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Pearls Before Swine - These Things Too CD (album) cover

THESE THINGS TOO

Pearls Before Swine

 

Prog Folk

2.84 | 17 ratings

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ClemofNazareth
Special Collaborator
Prog Folk Researcher
3 stars Of all the Pearls Before Swine albums, this one exudes the stark beauty of Tom Rapp’s native North Dakota more than anything else he would record until his final solo release ‘A Journal Of The Plague Year’ some thirty years later. It is also one of the more difficult and expensive PBS albums to find, both in the original vinyl and the 2004 Water label CD reissue. Fortunately the iTunes and Amazon downloads are much more reasonably priced and accessible.

Compared to the band’s first two mild acid folk albums this one is more conventional sounding, with plenty of contemporary American folk-rock compositions ala Bob Dylan such as “Mon Amour”, “Look Into Her Eyes”, “Sail Away” and the oft-covered Dylan original “I Shall Be Released”.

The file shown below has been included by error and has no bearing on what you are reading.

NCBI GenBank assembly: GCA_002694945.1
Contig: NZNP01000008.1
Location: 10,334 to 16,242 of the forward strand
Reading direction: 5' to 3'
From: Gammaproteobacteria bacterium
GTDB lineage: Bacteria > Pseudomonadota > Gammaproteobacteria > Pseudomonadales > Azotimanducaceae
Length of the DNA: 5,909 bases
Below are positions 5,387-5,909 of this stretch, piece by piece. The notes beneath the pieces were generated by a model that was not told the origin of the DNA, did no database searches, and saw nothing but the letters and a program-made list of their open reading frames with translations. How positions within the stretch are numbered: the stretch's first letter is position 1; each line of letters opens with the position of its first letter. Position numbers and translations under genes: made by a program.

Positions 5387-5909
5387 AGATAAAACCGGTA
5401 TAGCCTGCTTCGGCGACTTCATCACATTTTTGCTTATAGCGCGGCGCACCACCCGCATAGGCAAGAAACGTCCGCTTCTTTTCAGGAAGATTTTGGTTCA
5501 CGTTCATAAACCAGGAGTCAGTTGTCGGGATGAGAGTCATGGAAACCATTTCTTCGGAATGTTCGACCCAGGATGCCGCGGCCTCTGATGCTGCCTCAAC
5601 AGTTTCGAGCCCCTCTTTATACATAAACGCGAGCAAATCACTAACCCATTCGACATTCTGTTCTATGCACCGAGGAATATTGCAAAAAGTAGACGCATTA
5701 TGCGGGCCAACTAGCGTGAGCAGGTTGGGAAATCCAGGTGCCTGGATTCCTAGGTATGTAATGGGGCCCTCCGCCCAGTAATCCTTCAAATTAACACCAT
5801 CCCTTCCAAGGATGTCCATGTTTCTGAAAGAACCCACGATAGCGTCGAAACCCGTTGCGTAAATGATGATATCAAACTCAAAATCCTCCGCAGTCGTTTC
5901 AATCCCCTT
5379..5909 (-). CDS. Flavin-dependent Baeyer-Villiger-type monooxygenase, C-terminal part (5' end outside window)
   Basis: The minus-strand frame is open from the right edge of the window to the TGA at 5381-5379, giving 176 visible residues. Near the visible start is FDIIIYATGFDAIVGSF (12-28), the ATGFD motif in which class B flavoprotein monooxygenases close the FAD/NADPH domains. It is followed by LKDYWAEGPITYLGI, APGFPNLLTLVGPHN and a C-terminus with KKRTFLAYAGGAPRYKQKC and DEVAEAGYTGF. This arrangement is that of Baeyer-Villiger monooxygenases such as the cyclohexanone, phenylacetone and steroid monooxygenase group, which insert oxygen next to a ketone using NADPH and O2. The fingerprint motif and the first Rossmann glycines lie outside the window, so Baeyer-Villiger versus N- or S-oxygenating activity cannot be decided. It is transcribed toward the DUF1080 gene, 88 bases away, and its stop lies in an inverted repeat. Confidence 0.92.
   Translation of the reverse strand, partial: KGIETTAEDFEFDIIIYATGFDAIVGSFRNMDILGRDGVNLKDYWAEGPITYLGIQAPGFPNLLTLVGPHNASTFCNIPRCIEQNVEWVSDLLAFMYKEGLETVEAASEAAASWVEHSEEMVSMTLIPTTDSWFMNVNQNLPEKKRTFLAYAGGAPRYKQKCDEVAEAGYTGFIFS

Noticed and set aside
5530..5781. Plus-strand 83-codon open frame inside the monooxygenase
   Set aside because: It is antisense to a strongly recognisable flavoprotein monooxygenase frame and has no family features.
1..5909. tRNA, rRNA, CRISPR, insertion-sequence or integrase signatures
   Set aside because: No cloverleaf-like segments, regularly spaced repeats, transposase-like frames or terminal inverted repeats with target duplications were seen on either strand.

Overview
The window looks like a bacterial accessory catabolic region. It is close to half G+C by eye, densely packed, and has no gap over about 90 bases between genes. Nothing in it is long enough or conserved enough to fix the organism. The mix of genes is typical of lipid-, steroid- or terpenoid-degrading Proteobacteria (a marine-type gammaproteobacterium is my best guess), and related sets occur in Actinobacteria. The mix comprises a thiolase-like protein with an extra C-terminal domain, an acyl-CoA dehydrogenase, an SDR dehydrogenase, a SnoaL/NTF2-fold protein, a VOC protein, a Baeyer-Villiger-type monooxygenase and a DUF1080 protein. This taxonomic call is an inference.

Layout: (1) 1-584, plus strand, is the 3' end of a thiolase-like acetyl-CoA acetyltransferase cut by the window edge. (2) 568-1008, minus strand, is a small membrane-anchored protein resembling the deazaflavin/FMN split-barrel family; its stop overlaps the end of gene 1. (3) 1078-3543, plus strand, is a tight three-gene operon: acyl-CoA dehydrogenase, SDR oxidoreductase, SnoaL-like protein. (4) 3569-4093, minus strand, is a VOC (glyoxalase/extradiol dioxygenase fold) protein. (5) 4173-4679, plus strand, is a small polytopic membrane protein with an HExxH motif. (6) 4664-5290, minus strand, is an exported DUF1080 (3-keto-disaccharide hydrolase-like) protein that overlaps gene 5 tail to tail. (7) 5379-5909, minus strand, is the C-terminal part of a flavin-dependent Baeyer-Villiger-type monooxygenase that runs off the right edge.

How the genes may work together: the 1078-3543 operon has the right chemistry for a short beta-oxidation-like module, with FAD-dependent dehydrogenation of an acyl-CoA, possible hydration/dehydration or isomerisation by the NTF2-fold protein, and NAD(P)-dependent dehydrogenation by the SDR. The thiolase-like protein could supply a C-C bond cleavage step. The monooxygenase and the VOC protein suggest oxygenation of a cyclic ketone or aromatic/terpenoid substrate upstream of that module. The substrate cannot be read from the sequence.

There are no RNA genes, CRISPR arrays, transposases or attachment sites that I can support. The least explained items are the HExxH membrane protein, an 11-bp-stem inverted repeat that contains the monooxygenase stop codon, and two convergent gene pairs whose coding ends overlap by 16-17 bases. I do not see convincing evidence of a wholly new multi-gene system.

This record reminds me a lot of the group’s 1971 release ‘City of Gold’, and like that one this is almost a Rapp solo album considering everyone except banjoist Wayne Harley had checked out by the time it was recorded (and he would leave following this release himself). Rapp’s wife Elizabeth debuts here with a few scattered vocal appearances, most notably on the brief a cappella number “Green and Blue”, and would remain with the group in an increasing role until they disbanded a few years later. She also co-wrote “Mon Amour”.

Most of the album sustains the same somber and barren mood as the opening track “Footnote”, with plenty of lyrical alliteration that makes for hours of deciphering for anyone so inclined. The one exception is the odd and out-of-place “Frog in the Window”, which for some reason appears twice with the first having a sort of vaudevillian aura and the second version being more folksy thanks largely to the replacing of bouncy celesta with a mellow banjo and Elizabeth Rapp’s gentle backing vocals.

I can’t say this album was a treasured discovery when I finally got around to picking up the digital download a while back; I bought it more as a completer piece than anything else. It is pretty decent for anyone who is into Dylan, Richard & Mimi Fari˝a, Val St÷ecklein and the like; or those who found Rapp’s ‘City of Gold’ record to be an appealing one. I think three stars is an appropriate rating, with a small disclaimer that hardcore progressive rock and folk purists may be a bit disappointed.

peace

ClemofNazareth | 3/5 |

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